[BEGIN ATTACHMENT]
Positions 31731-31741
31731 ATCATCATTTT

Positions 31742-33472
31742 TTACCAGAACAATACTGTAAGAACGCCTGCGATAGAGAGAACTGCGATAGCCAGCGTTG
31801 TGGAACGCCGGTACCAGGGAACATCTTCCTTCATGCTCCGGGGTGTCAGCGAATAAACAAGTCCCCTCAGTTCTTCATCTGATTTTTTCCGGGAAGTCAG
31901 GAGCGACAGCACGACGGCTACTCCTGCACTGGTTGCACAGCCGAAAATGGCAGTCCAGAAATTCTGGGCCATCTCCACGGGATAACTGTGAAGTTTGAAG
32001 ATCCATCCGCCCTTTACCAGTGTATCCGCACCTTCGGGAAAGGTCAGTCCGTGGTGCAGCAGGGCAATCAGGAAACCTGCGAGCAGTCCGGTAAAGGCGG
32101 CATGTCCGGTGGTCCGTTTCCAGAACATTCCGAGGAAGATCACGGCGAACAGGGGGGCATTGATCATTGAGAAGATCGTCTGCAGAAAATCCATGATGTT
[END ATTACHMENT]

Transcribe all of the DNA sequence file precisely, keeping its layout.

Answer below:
Positions 31731-31741
31731 ATCATCATTTT

Positions 31742-33472
31742 TTACCAGAACAATACTGTAAGAACGCCTGCGATAGAGAGAACTGCGATAGCCAGCGTTG
31801 TGGAACGCCGGTACCAGGGAACATCTTCCTTCATGCTCCGGGGTGTCAGCGAATAAACAAGTCCCCTCAGTTCTTCATCTGATTTTTTCCGGGAAGTCAG
31901 GAGCGACAGCACGACGGCTACTCCTGCACTGGTTGCACAGCCGAAAATGGCAGTCCAGAAATTCTGGGCCATCTCCACGGGATAACTGTGAAGTTTGAAG
32001 ATCCATCCGCCCTTTACCAGTGTATCCGCACCTTCGGGAAAGGTCAGTCCGTGGTGCAGCAGGGCAATCAGGAAACCTGCGAGCAGTCCGGTAAAGGCGG
32101 CATGTCCGGTGGTCCGTTTCCAGAACATTCCGAGGAAGATCACGGCGAACAGGGGGGCATTGATCATTGAGAAGATCGTCTGCAGAAAATCCATGATGTT